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Staying safe as air gets smoky this fire season

A wall of smoke created by the Las Conchas Fire, which impacted the Los Alamos area in the summer 2011.
Los Alamos National Laboratory
Flickr, CC BY-NC-ND 2.0
A wall of smoke created by the Las Conchas Fire, which impacted the Los Alamos area in the summer 2011.

There are five major wildfires burning across New Mexico from Mora County in the north to Lincoln County in the south. As the air gets smoky, there are steps you can take to stay safe.

When the winds pick up, smoke from wildfires can travel great distances, putting residents otherwise out of harm’s way at risk for hazardous air quality.

Meteorologist with the National Weather Service in Albuquerque, Alyssa Clements, says while Monday’s gusts were somewhat calmer, New Mexicans are not in the clear.

“We are looking at another very windy pattern upcoming this week,” she said. “So, air quality is certainly going to be a concern.”

Clements says limiting exposure by reducing the amount of time spent outside is key.

“Avoid exercising outdoors,” she said. “Maybe stay inside for the day, close your windows.”

While staying inside, the New Mexico Department of Health's Environmental Public Health Tracking program's website recommends not decreasing the quality of the indoor air with fragrances; things that create smoke like tobacco, fireplaces or candles; or vacuuming, which can stir up the particles.

As the summer sets in, the state says those with air conditioners should set them to recirculate the air and keep the filters clean. EPHT says swamp coolers are different and they shouldn’t be run at all due to the size of their filters’ holes.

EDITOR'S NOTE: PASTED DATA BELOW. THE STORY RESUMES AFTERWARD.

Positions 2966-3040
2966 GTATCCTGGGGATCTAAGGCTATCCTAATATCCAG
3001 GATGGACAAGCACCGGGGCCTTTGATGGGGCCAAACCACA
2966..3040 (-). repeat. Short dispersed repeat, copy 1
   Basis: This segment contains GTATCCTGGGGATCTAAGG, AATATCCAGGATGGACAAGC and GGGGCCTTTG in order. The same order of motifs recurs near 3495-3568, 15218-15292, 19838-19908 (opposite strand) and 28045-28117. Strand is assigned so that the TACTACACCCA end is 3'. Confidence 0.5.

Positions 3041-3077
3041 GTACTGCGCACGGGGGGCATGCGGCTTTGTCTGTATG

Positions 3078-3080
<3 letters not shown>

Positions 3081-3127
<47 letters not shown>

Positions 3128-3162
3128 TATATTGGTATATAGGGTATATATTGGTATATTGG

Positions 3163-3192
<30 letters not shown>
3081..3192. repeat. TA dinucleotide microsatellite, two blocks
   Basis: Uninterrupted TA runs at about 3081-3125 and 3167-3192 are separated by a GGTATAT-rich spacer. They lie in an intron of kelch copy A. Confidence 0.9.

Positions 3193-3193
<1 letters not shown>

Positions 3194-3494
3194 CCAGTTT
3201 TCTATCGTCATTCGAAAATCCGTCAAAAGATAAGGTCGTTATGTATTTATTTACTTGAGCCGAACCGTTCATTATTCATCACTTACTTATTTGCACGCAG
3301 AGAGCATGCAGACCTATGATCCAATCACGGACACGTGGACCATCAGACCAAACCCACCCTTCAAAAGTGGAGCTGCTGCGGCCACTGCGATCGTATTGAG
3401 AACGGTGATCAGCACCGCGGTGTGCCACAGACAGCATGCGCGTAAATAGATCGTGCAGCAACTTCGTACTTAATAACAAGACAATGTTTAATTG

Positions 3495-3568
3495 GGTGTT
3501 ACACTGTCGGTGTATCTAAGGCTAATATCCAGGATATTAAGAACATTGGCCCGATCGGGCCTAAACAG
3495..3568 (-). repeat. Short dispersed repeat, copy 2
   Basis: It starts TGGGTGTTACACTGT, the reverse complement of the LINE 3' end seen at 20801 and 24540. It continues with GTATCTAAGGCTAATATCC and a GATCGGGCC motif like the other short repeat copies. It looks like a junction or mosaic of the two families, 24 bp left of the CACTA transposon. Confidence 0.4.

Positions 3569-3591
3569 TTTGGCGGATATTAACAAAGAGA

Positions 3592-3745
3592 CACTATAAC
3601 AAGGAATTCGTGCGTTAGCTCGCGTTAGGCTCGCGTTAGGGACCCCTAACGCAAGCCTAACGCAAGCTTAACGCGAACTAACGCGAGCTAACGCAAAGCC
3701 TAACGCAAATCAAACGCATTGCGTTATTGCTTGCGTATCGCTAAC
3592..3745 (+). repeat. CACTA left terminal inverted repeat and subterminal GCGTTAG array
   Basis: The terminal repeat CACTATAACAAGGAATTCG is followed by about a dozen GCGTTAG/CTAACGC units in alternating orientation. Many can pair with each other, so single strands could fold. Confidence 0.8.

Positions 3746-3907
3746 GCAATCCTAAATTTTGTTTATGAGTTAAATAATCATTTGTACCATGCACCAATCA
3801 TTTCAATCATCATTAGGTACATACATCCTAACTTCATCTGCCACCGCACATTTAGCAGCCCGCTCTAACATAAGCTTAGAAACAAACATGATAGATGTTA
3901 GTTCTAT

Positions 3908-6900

In a statement released Friday, DOH recommended those with swamp coolers seek shelter where there’s AC when it’s too hot inside but too smokey outside, like at a library, community center or friend’s home.

And if you have to go outside? Clements says strap on a familiar tool during the pandemic.

“N95 masks [and] KN95 masks that a lot of people have now are great,” she said. “Those can help filter out those particles.”

The EPHT's 5-3-1 Visibility Method is one way to gauge how hazardous the air outside is. The lower the visibility is at the five-, three- and one-mile mark, the higher the risk. If you can only see landmarks one mile away, it's recommended you stay inside regardless of age or health status.

The program has developed a map toolfor residents to use to measure the various distances from their current location. You can also find daily updates on the air quality in your community here.

Nash Jones (they/them) is a general assignment reporter in the KUNM newsroom and the local host of NPR's All Things Considered (weekdays on KUNM, 5-7 p.m. MT). You can reach them at nashjones@kunm.org or on Twitter @nashjonesradio.
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